Sunday Gravy

I know on this island there’s a long-standing debate going on – Is it called Sunday Sauce or Sunday Gravy? Me, I really don’t care what you call it as long as it tastes good.   I tend to call the regular version I make sauce and the version I’m making today gravy. What’s the difference?  For me, the heartiness of the sauce is what puts it in the gravy category.  Remember, this is a German lady cooking Italian every Sunday, so I do not claim to be an expert.

Growing up we didn’t have a lot of money.  My dad was a Police Officer and my mom was a stay at home mother raising three children, many times alone.  Mom was left alone with the three of us as my dad worked rotating shifts.  I can still remember his shift schedule. Two nights (4-12), two days (8-4), two overnight (12-8) followed by two days off if he was lucky.  I never thought much back then about the fact that our mom always had a hearty meal on the table every single night.  As kids, we had a hot meal (meat, vegetables and starch) every night and rarely, if ever, ate fast food.  We actually only ate out once a year, for the New Year, and ordered pizza when our house flooded, which unfortunately (or fortunately) was often.  How my mom managed that feat, I really can’t say as I sure didn’t when my three were little.   We ate a lot of fast food and macaroni and cheese from the blue box.

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Dad at his Seneca Avenue home, 1956

My dad always liked good quality food.   I used to think this was because he grew up poor.   I thought he saw it as some kind of confirmation that he “made it” and didn’t have to settle for less anymore.  But, when mom was diagnosed and he started cooking, I realized that wasn’t it at all.  Dad was really a foodie at heart.   One day, I asked him why he didn’t cook more as he loved it and was quite good.   His answer made me sad.   He said my mom never let him cook because she didn’t want a big mess.   Mom was quite the clean freak in her day and the thought of pots and pans all over her kitchen likely stressed her out.   Now that he was doing all the cooking and cleaning, he was able to cook and experiment with many new recipes.

My Dad always knew the best places to get quality meat.   He often brought home special roasts for our holiday meals and they never disappointed.  Still, we weren’t often able to get expensive cuts.  Thankfully, mom was great at slow cooking so we really couldn’t tell.   I actually never tasted a Filet Mignon until I was in my thirties!  Another cut of meat I had for the first time about a year ago was short ribs.  Crazy, right?  We went to lunch one day with my son and his fiancé and I ordered beer braised short ribs.   I instantly fell in love with the softest, tastiest stew meat I’d ever tasted.   I’ve been hooked on it ever since.

Today, we were in the mood for Sunday Gravy so I knew just the meat I’d be adding in.  Short ribs cooked in tomato sauce turn it into a hearty ragu, hence why I call it gravy.  I hope you’ll give this one a try over some homemade, hand cut spaghetti as  I promise you won’t be sorry.   You need to get an early start with this recipe though as it needs to cook long and slow.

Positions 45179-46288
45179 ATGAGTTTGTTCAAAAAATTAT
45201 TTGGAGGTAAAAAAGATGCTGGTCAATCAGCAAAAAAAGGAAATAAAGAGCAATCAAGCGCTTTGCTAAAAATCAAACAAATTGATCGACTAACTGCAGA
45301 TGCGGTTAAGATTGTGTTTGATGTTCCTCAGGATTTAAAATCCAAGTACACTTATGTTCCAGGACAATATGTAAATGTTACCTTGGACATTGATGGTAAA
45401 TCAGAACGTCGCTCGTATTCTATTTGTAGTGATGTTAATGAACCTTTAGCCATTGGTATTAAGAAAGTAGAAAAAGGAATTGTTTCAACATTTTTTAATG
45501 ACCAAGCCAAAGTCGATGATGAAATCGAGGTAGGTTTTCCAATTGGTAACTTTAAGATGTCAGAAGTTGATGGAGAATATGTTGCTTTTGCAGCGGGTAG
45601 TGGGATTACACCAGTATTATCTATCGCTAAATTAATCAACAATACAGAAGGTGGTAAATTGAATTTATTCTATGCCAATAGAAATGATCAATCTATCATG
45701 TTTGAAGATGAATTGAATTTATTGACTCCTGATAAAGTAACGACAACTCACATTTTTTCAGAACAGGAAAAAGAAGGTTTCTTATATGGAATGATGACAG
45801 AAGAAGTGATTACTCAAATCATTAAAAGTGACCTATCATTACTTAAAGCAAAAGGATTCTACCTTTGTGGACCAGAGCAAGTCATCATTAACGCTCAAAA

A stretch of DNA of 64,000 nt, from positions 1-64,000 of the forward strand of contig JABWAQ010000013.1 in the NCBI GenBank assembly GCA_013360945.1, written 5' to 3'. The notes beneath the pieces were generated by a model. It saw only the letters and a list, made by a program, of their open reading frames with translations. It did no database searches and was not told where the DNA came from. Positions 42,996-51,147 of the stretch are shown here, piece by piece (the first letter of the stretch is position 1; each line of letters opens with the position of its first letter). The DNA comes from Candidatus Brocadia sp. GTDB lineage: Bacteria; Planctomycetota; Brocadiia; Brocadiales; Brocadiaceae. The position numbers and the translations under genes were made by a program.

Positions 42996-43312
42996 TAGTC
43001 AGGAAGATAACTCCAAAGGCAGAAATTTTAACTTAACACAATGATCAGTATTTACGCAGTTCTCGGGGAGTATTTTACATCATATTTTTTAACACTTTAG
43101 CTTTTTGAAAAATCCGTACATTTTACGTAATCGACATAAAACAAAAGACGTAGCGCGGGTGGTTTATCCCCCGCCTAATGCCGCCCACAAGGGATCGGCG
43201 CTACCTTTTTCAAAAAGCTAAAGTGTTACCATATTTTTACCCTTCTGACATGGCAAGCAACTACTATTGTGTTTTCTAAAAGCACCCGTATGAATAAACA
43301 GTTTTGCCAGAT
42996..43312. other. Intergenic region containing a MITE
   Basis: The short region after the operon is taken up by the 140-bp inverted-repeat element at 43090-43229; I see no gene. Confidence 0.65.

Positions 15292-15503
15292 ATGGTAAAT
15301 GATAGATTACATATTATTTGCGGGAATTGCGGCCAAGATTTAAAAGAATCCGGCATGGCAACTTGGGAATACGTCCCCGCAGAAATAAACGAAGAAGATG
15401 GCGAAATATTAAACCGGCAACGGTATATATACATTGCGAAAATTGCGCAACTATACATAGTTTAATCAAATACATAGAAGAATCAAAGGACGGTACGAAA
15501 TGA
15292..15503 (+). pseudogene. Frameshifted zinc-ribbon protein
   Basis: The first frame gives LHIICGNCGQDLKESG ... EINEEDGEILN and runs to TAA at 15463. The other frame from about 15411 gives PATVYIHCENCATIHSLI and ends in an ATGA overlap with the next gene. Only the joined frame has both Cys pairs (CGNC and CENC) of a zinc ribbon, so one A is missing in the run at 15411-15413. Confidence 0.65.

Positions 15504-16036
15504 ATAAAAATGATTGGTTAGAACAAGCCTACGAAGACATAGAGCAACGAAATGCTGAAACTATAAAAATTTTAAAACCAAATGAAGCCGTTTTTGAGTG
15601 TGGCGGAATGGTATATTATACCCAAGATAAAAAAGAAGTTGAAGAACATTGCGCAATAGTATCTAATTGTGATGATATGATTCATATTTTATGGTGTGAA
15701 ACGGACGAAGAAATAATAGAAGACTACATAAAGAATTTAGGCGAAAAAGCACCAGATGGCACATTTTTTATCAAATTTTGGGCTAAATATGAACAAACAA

For our pasta today, we were in the mood for some homemade ravioli.   You don’t need a fancy machine to make it and like other pasta, once you eat homemade you’ll not go back to frozen.  My pasta recipe was shared in this post – Sunday Sauce

For ravioli, I follow the same recipe but use “00” Flour instead of all-purpose.  This helps keep the dough thin and light, which is exactly how ravioli dough should be.

 

I use this ravioli cutter and it’s super easy to make.  Just do not overfill them as they will explode if you do.
Bellemain Large Ravioli Maker

Sunday Short Rib Gravy

Ingredients (For 2 with leftovers)

  • 1 medium onion, chopped
  • 1 pounds short ribs
  • 2 garlic cloves, chopped
  • 2 28 oz cans crushed tomatoes
  • 2 tbsp tomato paste
  • dash of wine or broth to deglaze the pot
  •  Sat and pepper to taste
  • pinch of sugar
  • tsp red pepper flakes
  • olive oil and 1 tbsp sweet butter

Directions:

  1. Pour cup of coffee as it will be way too early for wine.  You can still turn Alexa on low and dance in the kitchen.
  2. Your pot choice matters a lot when cooking.  Please, use cast iron for this recipe.   I used to be a Le Creuset snob, but was not happy with the customer service I didn’t receive when my expensive pot’s white inside lost its luster.  I recently purchased a new cast iron pot from Anolon and am loving it!  If you’re looking to try cast iron cooking, you may want to check this pot out for far less money.    The insides are black and the lines of the pot and handle are sleek and modern.
  • Brown the short ribs in tbsp of olive oil.  Remove from pot.878C5103-82E7-40BC-A023-4E61A4513593
  • Mine left very little oil in the  pot, so I added tbsp of sweet butter to brown my chopped onions.   Cook gently on low heat for about 4 minutes.  Do not allow them to burn.
  • Add chopped garlic and red pepper and cook for 1 minute.
  • Add splash of wine to deglaze the pot.  I had white on hand. Use flat wooden scraper and get all those wonderful bits off the pot.
  • Add the tomato paste and stir.  Cook for a minute
  • Add the crushed tomatoes and pinch of sugar.
  • Add sat and pepper to taste.
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  • Cook for at least 5 hours until meat falls off the bone.
  • Remove bones and carrot and discard.
  • Shred meat if needed, but mine usually just falls apart.
  • Serve over spaghetti with a nice glass of Cabernet Sauvignon.02F8F623-B328-4DB5-A6D9-09A4B7885D0A

If you make this gravy, drop me a note.  I’d love to hear how you liked it and what tweaks you made.  It comes out so thick and delicious.  Enjoy!E0981176-9577-4899-A7BC-B6DB5AFE41FF

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